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$\newcommand{\P}{\mathbb{P}}$$\newcommand{\E}{\mathbb{E}}$In proving that $X \bot A | ps(x)$ where $X$ denote the baseline covariates, $A$ is binary denoted the Treatment/Exposure and $ps(x)$ denotes the propensity score based on $X$.

I do not understand a part of the proof. The first part was to prove: \begin{equation} \P(A = 1 \vert ps(x), x) = ps(x), \tag{1} \end{equation}

which I understood. The second part was to prove: \begin{equation} \P(A = 1 \vert ps(x)) = ps(x), \tag{2} \end{equation} then from the second equation, to prove (1) = (2) and that they are thus, conditionally independent.

I do not know how: $$\P(A = 1 \vert ps(x) ) = \E(A \vert ps(x)) = \E[\E(A \vert ps(x), x) \vert ps(x) ] = ps(x). $$ In particular, I do not understand how: $$\E(A \vert ps(x)) = \E[\E(A \vert ps(x), x) \vert ps(x) ] .$$ I understand there was something to do with Law of Iterated Expectations, but do not see how they equate.

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The proof works by showing that conditioning on the propensity score is "sufficient" when you are conditioning on $X=x$ already and you want an expression for the propensity score. For the first part of the proof you refer to, you can immediately see that since $ps(x)$ is a function of $x$, $ps(x)$ is redundant. For the second part we just have to show by conditioning on $x$ that we then condition "too much", and that we just get the propensity score.

First, note that the propensity score is defined as

$$ps(x) = \Pr(A=1\mid x).$$

For ease of notation, you can simply see that

$$\mathbb{E}(A)=\mathbb{E}[\mathbb{E}(A\mid x)],$$

by--as you mention--the law of iterated expectations.

We can make this expression conditional on the propensity score $ps(x)$:

$$\mathbb{E}(A\mid p(x))=\mathbb{E}[\mathbb{E}(A\mid ps(x),x)\mid ps(x)],$$

which is exactly the expression you were looking for. To show--rather elaborately--that this is equal to the propensity score:

\begin{align} & \mathbb{E}[\mathbb{E}(A\mid ps(x),x)\mid ps(x)]\\ &=\mathbb{E}[\mathbb{E}(A\mid x)\mid ps(x)]\\ &=\mathbb{E}[\Pr(A=1\mid x)\mid ps(x)]\\ &=\mathbb{E}[ps(x)\mid ps(x)]\\ &=ps(x). \end{align}

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  • $\begingroup$ I don't get the critical part: "condition the expression by $ps(x)$" : if you replace $A$ by $A|ps(x)$ I don't see where the final $|ps(x)$ comes from ? $\endgroup$ – oDDsKooL Nov 6 '17 at 16:29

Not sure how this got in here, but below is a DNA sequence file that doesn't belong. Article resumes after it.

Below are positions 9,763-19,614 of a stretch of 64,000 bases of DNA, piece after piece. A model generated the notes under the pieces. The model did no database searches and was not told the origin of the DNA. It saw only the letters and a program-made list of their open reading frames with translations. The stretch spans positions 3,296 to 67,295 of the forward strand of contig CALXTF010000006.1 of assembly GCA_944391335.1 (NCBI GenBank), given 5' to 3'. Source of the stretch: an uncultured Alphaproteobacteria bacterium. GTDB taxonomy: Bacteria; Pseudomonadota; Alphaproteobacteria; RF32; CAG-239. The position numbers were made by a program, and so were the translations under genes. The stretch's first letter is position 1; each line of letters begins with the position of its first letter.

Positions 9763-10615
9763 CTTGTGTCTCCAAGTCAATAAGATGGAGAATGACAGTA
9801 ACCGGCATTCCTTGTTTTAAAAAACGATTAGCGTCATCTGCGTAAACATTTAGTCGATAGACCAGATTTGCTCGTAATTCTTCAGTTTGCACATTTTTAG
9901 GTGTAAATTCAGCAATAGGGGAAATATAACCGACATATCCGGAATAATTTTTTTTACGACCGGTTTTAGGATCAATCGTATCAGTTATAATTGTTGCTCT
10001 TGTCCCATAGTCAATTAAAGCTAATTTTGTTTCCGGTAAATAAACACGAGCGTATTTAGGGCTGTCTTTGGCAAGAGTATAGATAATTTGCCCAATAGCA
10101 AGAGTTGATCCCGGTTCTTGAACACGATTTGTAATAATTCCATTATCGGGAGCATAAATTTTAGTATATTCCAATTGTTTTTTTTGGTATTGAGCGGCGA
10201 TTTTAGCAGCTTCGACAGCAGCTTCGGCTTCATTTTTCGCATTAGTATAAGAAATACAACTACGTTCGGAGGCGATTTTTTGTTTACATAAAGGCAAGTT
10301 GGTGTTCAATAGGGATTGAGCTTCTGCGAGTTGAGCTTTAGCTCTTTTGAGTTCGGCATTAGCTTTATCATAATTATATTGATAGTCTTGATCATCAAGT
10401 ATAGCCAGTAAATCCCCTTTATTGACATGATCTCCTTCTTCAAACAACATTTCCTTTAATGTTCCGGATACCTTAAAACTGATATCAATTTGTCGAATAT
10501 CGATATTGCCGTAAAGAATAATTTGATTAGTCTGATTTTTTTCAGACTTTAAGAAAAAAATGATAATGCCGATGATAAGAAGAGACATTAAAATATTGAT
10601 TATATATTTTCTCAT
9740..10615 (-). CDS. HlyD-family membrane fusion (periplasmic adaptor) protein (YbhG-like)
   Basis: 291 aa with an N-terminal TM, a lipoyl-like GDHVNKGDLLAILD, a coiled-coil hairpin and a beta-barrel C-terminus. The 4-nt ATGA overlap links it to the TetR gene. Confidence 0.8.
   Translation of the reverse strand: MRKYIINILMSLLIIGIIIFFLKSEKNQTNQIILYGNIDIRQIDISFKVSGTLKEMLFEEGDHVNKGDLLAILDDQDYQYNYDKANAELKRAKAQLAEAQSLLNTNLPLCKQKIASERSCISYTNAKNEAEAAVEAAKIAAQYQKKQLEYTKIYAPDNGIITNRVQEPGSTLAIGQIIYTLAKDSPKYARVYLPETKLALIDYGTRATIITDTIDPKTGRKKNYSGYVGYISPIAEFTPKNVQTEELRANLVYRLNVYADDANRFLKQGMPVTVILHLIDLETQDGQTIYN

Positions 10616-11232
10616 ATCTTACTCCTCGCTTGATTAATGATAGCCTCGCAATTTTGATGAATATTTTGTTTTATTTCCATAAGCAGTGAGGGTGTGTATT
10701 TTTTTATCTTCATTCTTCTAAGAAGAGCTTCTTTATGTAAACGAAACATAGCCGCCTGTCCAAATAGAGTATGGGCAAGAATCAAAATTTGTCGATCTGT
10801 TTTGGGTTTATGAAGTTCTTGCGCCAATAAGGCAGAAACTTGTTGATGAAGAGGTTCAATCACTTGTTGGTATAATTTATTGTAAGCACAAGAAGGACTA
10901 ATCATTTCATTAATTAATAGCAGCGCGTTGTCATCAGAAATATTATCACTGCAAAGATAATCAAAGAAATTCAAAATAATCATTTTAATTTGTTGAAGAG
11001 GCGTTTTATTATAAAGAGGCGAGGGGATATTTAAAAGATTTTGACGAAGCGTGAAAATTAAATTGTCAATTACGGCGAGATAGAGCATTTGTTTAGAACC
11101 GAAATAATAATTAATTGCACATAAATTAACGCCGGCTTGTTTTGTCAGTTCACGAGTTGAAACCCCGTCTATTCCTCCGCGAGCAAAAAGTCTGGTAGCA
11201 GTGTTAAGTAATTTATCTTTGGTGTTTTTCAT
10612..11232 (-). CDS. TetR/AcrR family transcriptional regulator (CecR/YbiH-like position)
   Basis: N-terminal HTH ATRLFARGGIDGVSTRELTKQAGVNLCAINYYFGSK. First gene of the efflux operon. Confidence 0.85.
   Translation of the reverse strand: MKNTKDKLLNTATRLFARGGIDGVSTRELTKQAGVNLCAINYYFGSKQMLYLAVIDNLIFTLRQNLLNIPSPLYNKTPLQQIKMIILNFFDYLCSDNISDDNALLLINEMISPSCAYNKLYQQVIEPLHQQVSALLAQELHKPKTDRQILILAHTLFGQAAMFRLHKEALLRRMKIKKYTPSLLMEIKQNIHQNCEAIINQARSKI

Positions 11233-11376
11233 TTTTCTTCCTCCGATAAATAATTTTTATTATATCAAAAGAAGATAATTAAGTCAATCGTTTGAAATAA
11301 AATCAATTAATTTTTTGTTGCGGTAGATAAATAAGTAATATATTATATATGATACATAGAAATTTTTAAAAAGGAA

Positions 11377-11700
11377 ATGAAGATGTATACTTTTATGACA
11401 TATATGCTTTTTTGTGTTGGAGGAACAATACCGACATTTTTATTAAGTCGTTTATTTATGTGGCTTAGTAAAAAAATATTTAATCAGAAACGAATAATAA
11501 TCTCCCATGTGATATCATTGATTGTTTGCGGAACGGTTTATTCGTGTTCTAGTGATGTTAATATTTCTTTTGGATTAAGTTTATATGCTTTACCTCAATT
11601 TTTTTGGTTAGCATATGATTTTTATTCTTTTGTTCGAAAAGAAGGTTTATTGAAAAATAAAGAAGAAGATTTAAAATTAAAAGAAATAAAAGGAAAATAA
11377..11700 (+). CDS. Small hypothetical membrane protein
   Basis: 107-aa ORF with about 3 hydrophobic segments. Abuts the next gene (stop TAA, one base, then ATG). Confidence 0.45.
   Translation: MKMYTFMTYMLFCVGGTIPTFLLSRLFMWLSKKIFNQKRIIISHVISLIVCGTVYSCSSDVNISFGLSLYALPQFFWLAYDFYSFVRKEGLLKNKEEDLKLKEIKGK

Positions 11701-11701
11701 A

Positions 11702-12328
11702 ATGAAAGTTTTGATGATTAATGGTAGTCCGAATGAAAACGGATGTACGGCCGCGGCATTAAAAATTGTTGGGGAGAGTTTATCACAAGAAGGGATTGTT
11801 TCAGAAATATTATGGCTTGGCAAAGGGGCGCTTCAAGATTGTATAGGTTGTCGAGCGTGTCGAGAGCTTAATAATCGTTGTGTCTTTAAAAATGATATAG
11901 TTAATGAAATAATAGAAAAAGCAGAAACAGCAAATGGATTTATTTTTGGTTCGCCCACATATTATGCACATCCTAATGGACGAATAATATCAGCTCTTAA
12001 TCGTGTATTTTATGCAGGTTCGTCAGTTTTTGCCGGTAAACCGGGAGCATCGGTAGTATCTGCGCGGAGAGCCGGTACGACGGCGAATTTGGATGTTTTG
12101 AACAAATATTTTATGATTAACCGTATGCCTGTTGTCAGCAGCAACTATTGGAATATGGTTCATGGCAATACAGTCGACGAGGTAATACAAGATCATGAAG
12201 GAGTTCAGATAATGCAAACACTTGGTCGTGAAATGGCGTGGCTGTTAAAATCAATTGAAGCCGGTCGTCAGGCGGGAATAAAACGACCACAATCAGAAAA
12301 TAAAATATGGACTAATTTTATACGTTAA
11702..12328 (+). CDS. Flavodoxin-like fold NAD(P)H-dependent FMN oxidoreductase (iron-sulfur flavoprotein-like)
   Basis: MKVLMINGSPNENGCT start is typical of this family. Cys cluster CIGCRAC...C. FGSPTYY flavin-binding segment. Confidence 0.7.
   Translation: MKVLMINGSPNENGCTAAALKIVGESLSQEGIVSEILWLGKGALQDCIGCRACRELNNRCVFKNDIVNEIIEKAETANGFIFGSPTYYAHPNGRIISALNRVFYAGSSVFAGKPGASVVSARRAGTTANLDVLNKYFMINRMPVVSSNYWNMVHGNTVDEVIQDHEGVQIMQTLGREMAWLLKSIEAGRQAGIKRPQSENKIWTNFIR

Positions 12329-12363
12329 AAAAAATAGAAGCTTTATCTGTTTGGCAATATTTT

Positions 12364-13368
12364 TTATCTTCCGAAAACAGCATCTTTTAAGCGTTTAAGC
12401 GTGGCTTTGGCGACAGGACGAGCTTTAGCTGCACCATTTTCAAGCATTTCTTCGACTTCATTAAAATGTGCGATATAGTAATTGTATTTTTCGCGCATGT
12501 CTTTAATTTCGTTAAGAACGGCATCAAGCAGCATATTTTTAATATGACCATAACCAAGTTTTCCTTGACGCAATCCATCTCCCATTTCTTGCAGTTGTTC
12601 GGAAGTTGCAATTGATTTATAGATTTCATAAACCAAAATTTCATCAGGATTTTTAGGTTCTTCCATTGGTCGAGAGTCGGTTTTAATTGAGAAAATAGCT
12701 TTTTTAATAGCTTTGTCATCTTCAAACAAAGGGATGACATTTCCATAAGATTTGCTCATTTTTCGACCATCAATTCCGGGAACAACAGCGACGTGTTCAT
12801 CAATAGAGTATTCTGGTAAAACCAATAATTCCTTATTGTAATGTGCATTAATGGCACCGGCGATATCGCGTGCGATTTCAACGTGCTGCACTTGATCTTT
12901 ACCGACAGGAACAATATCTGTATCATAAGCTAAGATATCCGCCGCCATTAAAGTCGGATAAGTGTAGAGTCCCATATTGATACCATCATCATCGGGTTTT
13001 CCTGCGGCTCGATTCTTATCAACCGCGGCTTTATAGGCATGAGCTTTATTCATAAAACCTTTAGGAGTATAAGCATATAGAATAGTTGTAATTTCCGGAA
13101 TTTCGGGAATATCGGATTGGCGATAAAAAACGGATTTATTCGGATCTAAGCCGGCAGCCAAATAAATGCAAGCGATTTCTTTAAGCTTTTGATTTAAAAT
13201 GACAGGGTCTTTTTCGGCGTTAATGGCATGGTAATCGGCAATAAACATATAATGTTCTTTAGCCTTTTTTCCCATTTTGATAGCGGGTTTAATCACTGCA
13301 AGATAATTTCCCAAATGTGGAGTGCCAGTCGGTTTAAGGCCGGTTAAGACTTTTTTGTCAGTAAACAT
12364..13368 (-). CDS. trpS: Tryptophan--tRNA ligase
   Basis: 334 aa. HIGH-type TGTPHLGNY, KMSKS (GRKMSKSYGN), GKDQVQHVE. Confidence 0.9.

• $\begingroup$ ok, got it, see e.g. stats.stackexchange.com/questions/307967/… $\endgroup$ – oDDsKooL Nov 6 '17 at 16:35
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Could anybody give a clearer proof of P(A=1|ps(x),x)=ps(x)?

Verbally, P(A=1|ps(x),x)=ps(x) is the probability of A=1 given x such that it's propensity score is ps(x)

Then the argument that P(A=1) given x alone is equal to P(A=1) given a particular x that satisfies a particular value of ps, sounds not self evident.

I am very confused.

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  • $\begingroup$ $P(Q|f(x), x) = P(Q|x)$ for any event $Q$ and any function $f(.)$. $f(x)$ doesn't provide more informstion than $x$ does because it depends solely on $x$. $P(A=1|x)$ is the propensity score by definition. $P(A=1|ps(x), x) = P(A=1|x)= ps(x)$. $\endgroup$ – Noah Aug 12 '19 at 5:50
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    $\begingroup$ Also, answers are not to be used for asking new questions. You should have made your own question. $\endgroup$ – Noah Aug 12 '19 at 5:51
  • $\begingroup$ @Noah, thank you for kind answering. You pointed out that f(x) cannot have more than one value. It makes sense now. BTW, I would have added my post as a comment if I had known that I could use math expression in the comment. :( $\endgroup$ – Royalblue Aug 12 '19 at 5:58

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